Last week I showed how I sometimes questioned my teenage friendships, and in “Soap Operas” I called Scott, the most popular boy in “The Group,” shallow. That’s the background for this week’s two excerpts from my Darien High School memoir.
The first involves Priscilla, who has appeared numerous times before, last week as the girl who held a birthday party for a Group member who was feeling neglected. In an earlier episode, Priscilla was caught up in the soap operas around Scott.
The second excerpt features Scott himself. Also here is Doug, most recently choreographer of the date from hell.
One evening, when it somehow came about that Priscilla and I were on our own in her home’s furnished basement, where she hosted Group parties, she stood before me and announced, “I’m going to teach you to dance.”
From the couch, I stared up at her in horror.
“It’s easy,” she said. “I’ve seen you tapping to the beat, so I know you have rhythm. Come on.”
Considering how miserable I felt when left out of Group activities, I couldn’t refuse. Rising, I became aware of her before me in a stance of amiable challenge.
“Now,” she said, “loosen up your shoulders.”
I made like a statue with rotating shoulders.
“A little more enthusiasm.” She laid her hand on my right shoulder and urged it to move more emphatically. When she let go, I tried to put conviction into it.
“Okay, keep rotating your shoulders, and now loosen up your arms, backwards and forwards, side to side. Don’t let them dangle like that. Show me you’re the puppet master.”
She took my hands in hers and communicated the motion through her arms. “That’s more like it.” She let go. Without her guidance, I felt sure I had the rhythm all wrong.
“Now move your hips. Go on, rotate, and side to side.”
This dance thing was getting lurid.
“I can’t see any movement,” she said. “Loosen up there. Keep your shoulders and arms moving.” She took my hands again and placed them at her hips. “Like this.”
Contact with her body sent a thrill through me. Even to a glancing touch, a girl’s waist and hips were different from a guy’s, and it wasn’t just the shape. It was in the muscle tone, a stretched softness.
Priscilla continued the downward descent. “Move your feet, one foot forward, then follow with the other. That’s it. Now, back in the same sequence.”
All this bobbing around made me anxious about toppling over. My hips stayed stiff, while my ankles seemed so far away that they were impervious to neural commands.
Priscilla saw my distress. “Here, give me your hands.” I held them out, and she turned them palm-down before placing hers under them. “I’ll help you keep your balance. Now, put your right foot forward, then your left. Don’t stop rotating.”
Steadied by her hands, I stepped forward with my left foot, then with my right, then backwards in the same sequence.
Come to think of it, walking with the cane was a kind of dance step, the way I had to tap to the right as I stepped forward with my left foot and then arc my cane to the left as my right foot stepped to the place my cane had found safe. It had taken months of practice, but by now the habit was ingrained. As with cane technique, dancing would take practice, though more so considering I had simultaneously to gyrate my shoulders and arms, but it might be possible.
“Keep moving,” she said.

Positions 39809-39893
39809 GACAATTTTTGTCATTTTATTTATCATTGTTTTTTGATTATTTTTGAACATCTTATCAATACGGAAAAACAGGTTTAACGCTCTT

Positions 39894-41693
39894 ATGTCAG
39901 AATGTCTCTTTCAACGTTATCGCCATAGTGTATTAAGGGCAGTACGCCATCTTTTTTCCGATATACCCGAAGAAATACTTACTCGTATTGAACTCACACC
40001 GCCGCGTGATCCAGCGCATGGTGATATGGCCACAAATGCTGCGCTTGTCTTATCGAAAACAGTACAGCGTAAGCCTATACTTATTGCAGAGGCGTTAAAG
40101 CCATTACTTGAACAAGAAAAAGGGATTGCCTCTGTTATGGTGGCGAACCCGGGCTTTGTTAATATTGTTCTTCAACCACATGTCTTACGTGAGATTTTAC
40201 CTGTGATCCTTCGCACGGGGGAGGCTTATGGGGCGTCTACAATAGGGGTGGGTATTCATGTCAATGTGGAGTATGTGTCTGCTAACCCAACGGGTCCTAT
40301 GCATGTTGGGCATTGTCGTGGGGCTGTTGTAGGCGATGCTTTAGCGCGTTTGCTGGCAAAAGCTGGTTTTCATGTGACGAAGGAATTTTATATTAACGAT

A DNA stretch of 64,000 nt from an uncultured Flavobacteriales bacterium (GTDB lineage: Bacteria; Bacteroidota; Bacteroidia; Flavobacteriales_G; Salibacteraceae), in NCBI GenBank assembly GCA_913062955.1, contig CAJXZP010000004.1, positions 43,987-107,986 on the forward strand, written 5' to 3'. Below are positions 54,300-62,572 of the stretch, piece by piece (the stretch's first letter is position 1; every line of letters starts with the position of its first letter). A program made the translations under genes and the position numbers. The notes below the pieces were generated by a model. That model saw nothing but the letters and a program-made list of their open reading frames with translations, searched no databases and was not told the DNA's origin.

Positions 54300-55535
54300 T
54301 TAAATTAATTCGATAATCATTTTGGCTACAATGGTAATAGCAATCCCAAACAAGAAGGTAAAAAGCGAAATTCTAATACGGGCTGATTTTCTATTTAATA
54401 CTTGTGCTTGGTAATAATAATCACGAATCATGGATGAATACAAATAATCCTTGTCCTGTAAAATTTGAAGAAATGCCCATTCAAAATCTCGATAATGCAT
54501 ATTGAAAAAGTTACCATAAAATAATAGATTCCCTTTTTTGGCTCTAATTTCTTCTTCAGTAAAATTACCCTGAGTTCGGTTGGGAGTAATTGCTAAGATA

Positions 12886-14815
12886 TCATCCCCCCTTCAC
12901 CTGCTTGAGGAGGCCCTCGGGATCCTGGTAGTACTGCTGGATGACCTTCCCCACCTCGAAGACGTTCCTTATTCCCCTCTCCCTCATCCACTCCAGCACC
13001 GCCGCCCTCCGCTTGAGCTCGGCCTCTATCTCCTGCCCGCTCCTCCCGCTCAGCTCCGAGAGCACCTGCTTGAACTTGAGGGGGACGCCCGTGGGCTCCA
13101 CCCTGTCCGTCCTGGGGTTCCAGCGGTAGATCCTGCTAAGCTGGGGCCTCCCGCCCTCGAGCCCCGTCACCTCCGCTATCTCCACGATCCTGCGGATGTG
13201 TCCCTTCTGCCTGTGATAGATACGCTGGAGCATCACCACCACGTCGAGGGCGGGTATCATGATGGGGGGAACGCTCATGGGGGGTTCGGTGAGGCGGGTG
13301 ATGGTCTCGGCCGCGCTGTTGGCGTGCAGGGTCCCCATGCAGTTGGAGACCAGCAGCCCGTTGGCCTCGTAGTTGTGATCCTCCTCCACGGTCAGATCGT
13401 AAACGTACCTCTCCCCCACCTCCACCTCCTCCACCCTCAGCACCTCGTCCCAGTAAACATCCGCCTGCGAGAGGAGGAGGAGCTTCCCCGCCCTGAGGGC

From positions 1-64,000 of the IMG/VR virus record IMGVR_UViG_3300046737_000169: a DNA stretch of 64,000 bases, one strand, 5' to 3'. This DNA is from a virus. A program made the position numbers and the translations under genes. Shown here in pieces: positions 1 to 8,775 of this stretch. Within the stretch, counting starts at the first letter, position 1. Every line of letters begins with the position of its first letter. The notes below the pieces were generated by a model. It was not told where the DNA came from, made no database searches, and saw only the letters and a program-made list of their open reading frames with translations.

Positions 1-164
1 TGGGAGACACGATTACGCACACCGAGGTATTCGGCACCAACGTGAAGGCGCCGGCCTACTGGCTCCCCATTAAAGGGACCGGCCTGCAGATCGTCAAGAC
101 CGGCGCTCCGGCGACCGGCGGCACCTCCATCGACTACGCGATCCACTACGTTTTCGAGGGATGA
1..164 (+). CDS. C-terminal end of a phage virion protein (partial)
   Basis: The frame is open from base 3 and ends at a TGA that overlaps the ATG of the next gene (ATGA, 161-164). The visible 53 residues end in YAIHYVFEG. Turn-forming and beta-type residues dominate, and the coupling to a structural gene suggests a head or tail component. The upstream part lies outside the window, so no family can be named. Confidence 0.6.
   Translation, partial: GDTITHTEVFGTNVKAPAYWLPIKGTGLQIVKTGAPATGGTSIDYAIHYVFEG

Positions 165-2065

Soon, careening around like a two-legged mass of Jell-O, I was dragging her through the basement. Had I been able to see and was doing this in front of a mirror, I’d want to shoot myself.
“Stop,” she instructed, “take a breath.”
But after a brief respite, she said, “Wait while I put a record on. Okay, now, let’s try again.”
* * *
One Wednesday evening in February, harem-guy Scott held a party at his house. A lot of snow had fallen on the weekend, and more was falling that night. Loaded down with coats, scarves, hats and gloves, we stayed out in his yard.
At my side, Scott handed me a snowball. “There’s a tree right ahead of you. See if you can hit it.”
I pulled my arm back and hurled. The snowball made a satisfying thwack.
“That’s great,” he said. “Here’s another.” He paused as he fashioned a snowball. “Now, turn a little to your right. That’s it. See if you can get our mailbox.”
I threw with all my might. No thwack. “Missed,” I said.
“Almost. Try again? This time just a little bit more to the right.”
Scott’s enthusiasm overcame my dislike of being guided in such an overt way. Childhood memories of snowball fights kicking in, I reached down to pick up some snow and molded it into a ball. Then I hurled and scored a hit. Ragged cheers from the Group.
Scott came closer and whispered, “Don’t turn yet and don’t look in that direction, but if you aim maybe fifteen degrees to your left, you’ll get Doug. He’s overdue.”
He handed me a snowball and I hurled.
“Ha ha,” Doug yelled. “Missed me, you cocksucker.”
I reached down hurriedly and made a new missile. While Doug was still laughing at me, I hurled in the direction of his voice. Got him. The next I knew, he’d got me back with a snowball at my shoulder. The shock of it surprised me. It had been so long since I’d played this game. He hit me two more times, while two of my next three missed him. The one that struck home produced a series of gleeful complaints.
Afterwards, I wrote in my journal: “It was the first party I could honestly say I participated in.” To say these people weren’t truly friends, as I’d already realized, wasn’t about them at all. It was about me and frustration.
The strenuous activity, abetted by the cold, left me aching all over. I went to bed, tired but with peace of mind.
Equality. It might be relative, but it felt good.
To read all my memoir excerpts to date, along with other recent posts, please go to the blog page of my website here.